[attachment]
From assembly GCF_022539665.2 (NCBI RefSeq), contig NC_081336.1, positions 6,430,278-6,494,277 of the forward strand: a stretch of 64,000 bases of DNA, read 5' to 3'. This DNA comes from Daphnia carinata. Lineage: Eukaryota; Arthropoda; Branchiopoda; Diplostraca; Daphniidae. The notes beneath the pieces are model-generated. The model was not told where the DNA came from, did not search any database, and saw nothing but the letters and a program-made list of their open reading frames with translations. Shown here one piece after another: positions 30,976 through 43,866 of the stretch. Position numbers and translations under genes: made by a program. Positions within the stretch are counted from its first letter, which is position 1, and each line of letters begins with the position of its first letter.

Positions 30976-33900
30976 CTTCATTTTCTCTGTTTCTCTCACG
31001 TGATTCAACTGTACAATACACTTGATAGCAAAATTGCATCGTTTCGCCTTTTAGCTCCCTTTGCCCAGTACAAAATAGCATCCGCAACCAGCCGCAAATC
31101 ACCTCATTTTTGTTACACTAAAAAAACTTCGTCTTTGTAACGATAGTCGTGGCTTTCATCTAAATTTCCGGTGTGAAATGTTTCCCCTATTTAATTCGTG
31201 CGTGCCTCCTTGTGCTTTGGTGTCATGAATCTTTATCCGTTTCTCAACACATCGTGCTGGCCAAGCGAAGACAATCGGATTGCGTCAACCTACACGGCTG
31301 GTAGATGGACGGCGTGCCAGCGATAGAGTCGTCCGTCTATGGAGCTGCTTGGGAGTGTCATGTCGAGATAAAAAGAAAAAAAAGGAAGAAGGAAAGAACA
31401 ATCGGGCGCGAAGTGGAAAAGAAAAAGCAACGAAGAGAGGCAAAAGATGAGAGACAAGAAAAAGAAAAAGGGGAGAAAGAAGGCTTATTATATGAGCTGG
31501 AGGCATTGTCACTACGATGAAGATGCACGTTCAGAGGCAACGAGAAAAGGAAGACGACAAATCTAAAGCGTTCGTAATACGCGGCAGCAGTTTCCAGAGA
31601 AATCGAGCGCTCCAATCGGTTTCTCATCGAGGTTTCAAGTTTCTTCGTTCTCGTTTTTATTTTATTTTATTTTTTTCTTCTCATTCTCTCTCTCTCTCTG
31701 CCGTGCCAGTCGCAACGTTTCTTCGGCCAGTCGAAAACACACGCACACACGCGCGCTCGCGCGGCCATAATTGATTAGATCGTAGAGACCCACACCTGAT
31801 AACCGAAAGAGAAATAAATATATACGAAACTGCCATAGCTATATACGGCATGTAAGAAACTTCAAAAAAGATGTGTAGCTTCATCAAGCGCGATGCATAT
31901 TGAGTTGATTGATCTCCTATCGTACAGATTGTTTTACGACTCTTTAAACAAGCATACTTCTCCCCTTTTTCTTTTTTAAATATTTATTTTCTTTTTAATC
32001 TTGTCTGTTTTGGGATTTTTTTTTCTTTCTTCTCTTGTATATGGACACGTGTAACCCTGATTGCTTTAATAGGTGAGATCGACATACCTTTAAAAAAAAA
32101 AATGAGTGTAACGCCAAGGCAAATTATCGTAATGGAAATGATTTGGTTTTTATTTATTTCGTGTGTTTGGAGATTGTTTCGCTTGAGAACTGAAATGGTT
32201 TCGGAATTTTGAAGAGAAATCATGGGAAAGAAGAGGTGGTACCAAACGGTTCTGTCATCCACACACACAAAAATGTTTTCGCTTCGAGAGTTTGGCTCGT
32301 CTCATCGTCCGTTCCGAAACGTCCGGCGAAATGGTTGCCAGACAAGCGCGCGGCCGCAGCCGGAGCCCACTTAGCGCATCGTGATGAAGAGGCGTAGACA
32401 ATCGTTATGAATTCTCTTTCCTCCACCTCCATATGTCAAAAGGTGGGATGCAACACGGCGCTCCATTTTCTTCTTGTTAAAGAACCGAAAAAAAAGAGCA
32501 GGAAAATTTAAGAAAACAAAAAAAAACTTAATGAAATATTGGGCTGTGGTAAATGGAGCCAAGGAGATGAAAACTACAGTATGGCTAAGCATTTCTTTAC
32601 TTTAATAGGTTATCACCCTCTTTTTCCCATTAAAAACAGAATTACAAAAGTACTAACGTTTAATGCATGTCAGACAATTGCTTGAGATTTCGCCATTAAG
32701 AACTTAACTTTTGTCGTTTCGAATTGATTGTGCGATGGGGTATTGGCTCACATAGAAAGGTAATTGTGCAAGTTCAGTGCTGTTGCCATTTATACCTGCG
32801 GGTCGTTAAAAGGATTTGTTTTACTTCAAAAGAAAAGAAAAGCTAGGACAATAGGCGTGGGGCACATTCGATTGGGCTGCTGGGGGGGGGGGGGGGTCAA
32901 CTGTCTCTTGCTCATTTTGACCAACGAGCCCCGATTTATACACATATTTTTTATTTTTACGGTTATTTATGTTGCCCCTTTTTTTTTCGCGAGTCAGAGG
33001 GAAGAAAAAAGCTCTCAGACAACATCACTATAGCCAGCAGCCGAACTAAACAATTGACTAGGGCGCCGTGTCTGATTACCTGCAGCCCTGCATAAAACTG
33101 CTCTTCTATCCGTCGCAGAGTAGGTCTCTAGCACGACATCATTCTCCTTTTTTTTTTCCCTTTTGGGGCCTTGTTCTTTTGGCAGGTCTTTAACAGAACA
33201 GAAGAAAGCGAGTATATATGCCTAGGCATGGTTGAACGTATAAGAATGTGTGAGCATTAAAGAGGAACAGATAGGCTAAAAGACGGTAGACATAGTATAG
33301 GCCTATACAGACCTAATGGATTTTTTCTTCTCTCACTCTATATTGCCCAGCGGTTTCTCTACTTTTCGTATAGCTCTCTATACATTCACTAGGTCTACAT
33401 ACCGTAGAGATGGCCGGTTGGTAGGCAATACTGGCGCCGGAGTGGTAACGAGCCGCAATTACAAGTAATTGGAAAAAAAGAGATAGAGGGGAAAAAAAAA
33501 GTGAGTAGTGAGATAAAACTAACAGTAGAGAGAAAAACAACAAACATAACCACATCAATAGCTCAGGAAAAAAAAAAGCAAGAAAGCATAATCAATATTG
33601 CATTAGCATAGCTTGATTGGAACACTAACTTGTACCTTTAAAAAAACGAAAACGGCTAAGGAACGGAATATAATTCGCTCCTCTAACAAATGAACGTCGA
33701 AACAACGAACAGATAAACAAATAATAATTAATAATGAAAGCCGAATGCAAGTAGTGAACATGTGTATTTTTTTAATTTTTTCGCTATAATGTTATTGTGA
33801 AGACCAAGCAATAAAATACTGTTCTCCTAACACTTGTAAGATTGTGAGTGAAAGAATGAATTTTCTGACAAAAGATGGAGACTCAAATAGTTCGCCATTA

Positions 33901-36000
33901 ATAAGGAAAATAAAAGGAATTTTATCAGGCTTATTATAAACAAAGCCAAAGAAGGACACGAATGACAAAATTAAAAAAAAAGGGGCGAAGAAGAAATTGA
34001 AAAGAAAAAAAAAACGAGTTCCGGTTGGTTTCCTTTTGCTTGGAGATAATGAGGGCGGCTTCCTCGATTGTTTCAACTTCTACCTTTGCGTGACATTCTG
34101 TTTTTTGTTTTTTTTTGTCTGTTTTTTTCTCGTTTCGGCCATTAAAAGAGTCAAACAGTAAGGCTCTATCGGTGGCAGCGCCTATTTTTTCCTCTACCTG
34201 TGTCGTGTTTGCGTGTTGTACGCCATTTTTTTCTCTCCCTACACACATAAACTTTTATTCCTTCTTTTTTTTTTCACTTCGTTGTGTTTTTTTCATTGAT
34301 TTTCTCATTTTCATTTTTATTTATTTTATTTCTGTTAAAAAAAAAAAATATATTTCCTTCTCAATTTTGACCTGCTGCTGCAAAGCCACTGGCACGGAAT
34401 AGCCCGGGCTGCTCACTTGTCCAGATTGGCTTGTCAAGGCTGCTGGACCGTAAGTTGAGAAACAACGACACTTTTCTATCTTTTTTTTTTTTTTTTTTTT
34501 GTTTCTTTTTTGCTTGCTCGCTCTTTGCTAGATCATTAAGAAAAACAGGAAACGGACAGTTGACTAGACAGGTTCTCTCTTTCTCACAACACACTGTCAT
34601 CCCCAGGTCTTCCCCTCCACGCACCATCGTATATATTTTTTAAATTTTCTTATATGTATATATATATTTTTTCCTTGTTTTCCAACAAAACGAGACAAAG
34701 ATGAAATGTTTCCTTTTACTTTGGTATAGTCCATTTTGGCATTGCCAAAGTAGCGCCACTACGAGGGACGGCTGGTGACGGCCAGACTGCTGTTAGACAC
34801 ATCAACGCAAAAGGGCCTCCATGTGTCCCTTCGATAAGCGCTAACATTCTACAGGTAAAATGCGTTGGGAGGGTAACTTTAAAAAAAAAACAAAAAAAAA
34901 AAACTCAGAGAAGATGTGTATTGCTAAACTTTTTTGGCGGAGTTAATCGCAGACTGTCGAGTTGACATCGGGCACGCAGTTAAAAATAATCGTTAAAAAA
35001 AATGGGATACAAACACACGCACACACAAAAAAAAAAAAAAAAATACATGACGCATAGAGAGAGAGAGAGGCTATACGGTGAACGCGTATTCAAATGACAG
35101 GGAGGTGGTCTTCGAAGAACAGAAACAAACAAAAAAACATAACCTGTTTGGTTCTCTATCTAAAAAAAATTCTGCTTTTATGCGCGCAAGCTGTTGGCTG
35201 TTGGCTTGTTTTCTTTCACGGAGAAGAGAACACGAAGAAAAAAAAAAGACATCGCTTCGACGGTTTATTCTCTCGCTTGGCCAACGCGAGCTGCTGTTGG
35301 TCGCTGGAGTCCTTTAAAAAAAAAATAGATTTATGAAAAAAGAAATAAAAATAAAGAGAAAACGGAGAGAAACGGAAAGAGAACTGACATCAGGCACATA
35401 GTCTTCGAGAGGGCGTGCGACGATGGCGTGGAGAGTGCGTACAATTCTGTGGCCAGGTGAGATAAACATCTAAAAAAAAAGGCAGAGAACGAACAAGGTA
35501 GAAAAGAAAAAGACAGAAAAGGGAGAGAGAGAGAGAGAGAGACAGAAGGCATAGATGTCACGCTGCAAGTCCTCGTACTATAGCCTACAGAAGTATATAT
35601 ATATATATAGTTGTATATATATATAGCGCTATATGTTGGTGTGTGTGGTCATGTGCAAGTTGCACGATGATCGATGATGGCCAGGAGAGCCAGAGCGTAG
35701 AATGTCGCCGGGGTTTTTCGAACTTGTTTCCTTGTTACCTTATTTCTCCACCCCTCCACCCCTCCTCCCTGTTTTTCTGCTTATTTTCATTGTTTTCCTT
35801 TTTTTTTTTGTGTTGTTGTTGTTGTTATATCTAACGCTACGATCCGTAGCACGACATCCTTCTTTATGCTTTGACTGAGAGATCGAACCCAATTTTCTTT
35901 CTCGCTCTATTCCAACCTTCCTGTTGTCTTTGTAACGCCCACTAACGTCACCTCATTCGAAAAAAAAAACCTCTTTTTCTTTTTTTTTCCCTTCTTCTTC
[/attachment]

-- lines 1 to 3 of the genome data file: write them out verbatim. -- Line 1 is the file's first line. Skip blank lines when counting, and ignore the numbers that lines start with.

From assembly GCF_022539665.2 (NCBI RefSeq), contig NC_081336.1, positions 6,430,278-6,494,277 of the forward strand: a stretch of 64,000 bases of DNA, read 5' to 3'. This DNA comes from Daphnia carinata. Lineage: Eukaryota; Arthropoda; Branchiopoda; Diplostraca; Daphniidae. The notes beneath the pieces are model-generated. The model was not told where the DNA came from, did not search any database, and saw nothing but the letters and a program-made list of their open reading frames with translations. Shown here one piece after another: positions 30,976 through 43,866 of the stretch. Position numbers and translations under genes: made by a program. Positions within the stretch are counted from its first letter, which is position 1, and each line of letters begins with the position of its first letter.

Positions 30976-33900
30976 CTTCATTTTCTCTGTTTCTCTCACG